Artists New to Crowdsourcing the Collective: Meet Jeannet Leendertse and Shoko Fukuda

Baskets by Jeannet Leendertse and Shoko Fukuda
Jeannet Leendertse, Drum-shaped Seaweed Vessel, coiled-and-stitched basket, rockweed [ascophyllum nodosum], waxed linen, beeswax, tree resin, 17″ x 9.5″ x 9.5″, 2022 and Shoko Fukuda, Loop with Corners, coiled ramie, monofilament, plastic, 12″ x 11.5″ x 5″, 2021. Photo by Tom Grotta

For our Spring exhibition, Crowdsourcing the Collective: a survey of textile and mixed media art (May 7 -15) browngrotta arts is delighted to introduce the work of two artists new to the gallery, Jennet Leenderste, Netherlands, US and Shoko Fukuda, Japan. Each of them creates sinuous and supple objects — Leenderste of seaweed and Fukuda of sisal, ramie and raffia. 

Portrait Jeannet Leendertse
Jeannet Leendertse portrait by David Grinnell

Jeannet Leenderste crafted with fabric as a child. She studied graphic design in the Netherlands and at 27 left for New York in search of an internship. After completing her degree cum laude, she moved to the Boston area and became an award-winning book designer. In recent years, has turned her focus again to textiles. Having grown up on the Dutch shore, her fiber work responds to the rugged coast of Maine, where she now lives and finds sculptural forms in the landscape and its creatures. As an immigrant, she says, her Dutch culture and heritage are always with her, while she continues to make this new environment her home. Exploring the concept of belonging, she develops work that feels at home in this marine environment. Adaptation and reflection are ongoing. Her fiber process brings these outer and inner worlds together.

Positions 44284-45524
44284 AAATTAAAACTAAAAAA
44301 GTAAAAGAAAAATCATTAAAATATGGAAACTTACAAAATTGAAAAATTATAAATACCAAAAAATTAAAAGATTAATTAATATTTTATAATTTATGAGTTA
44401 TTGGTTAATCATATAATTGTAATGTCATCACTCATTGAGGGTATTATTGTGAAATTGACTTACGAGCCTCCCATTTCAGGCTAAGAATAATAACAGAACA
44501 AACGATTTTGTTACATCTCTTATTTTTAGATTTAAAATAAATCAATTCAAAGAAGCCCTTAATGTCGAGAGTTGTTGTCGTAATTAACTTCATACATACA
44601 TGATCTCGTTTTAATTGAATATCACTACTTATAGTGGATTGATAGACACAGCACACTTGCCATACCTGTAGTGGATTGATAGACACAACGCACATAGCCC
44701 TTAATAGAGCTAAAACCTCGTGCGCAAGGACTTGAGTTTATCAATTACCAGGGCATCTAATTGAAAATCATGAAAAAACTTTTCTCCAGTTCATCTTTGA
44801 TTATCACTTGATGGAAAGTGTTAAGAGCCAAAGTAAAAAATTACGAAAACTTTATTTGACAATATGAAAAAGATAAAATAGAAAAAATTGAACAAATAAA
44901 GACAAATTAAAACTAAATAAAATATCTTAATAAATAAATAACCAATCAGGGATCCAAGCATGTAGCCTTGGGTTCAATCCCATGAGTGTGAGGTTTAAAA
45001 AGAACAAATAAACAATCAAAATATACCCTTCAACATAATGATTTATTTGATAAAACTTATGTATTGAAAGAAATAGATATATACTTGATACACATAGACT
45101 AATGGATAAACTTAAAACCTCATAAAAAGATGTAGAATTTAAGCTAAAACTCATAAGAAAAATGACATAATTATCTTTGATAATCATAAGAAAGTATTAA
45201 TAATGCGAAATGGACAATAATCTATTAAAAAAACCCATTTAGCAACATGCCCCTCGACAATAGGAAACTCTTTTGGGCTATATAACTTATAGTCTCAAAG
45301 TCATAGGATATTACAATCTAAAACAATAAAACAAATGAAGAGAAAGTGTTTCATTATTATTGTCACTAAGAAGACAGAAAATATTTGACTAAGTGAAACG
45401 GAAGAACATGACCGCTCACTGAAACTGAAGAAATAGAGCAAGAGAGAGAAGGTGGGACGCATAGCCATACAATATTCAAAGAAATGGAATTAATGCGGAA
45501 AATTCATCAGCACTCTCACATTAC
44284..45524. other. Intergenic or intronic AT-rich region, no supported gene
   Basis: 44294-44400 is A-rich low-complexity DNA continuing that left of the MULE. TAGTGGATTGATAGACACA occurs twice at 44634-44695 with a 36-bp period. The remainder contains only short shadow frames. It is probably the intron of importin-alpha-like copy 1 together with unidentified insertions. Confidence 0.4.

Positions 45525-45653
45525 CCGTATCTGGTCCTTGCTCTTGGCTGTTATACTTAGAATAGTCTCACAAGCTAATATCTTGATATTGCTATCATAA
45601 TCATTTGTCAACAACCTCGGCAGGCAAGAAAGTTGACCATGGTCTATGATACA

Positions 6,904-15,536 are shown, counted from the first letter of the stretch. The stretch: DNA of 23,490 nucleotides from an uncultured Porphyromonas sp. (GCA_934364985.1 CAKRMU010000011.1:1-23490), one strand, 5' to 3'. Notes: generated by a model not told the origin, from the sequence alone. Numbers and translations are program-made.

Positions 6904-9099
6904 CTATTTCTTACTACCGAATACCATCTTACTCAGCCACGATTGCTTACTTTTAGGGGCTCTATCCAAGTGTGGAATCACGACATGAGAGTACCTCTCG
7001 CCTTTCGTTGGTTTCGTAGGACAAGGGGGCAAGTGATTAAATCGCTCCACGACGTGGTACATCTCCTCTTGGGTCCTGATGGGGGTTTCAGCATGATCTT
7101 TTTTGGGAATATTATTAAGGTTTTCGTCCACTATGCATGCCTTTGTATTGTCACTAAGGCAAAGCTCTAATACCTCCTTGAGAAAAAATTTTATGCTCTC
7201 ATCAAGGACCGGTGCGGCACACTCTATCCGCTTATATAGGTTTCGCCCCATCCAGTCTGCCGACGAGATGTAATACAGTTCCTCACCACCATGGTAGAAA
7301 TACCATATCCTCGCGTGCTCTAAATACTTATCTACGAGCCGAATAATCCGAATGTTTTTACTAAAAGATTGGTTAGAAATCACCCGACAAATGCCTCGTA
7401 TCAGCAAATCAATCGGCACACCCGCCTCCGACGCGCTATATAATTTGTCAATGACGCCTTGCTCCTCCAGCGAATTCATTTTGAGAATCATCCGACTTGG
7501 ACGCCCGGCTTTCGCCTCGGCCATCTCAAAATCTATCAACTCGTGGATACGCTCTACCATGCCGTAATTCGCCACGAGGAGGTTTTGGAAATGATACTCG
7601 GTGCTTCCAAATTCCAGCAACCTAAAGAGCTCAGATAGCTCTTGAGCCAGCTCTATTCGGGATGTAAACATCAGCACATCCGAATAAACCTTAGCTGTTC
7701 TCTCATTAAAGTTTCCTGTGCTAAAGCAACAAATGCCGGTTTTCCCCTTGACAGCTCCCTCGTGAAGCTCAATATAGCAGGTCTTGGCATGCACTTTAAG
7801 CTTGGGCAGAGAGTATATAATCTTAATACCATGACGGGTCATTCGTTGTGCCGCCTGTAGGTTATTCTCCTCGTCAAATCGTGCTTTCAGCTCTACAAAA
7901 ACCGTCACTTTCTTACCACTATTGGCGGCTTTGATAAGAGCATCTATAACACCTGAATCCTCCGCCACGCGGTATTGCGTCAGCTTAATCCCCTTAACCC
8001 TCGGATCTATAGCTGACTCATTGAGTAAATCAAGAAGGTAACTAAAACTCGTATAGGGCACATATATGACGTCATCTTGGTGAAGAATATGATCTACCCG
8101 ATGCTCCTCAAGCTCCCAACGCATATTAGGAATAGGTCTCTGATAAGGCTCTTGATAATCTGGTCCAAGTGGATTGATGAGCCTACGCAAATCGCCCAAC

Seaweed Vessels
Reclining Seaweed Vessel, Jeannet Leendertse, coiled-and-stitched basket rockweed [ascophyllum nodosum], waxed linen, beeswax, tree resin 8″ x 13″ x 7″, 2022; Seaweed Vessel with Stipe Handle, Jeannet Leendertse, coiled-and-stitched basket, rockweed [ascophyllum nodosum], sugar kelp [saccharina latissima] waxed linen, beeswax, tree resin, 11″ x 13″ x 5.5″, 2021. Photo by Tom Grotta

“My work grows from coastal impressions and material experimentation,” Leenderste explains. “It takes on a new life when moved out of the studio and placed back in its natural environment.” That feedback propels her process. “I feel a strong responsibility to consider my materials, and what my creative process will leave behind. She began foraging seaweed—in particular rockweed—to work with, and discovered the amazing benefits this natural resource provides. “Seaweed not only creates a habitat for countless species,” she says, “it sequesters carbon, and protects our beleaguered shoreline from erosion as our sea levels rise.  Rockweed vessels show the beauty of this ancient algae, while drawing attention to its environmental value.” Several examples of Leenderste’s seaweed works will be featured in Crowdsourcing the Collective.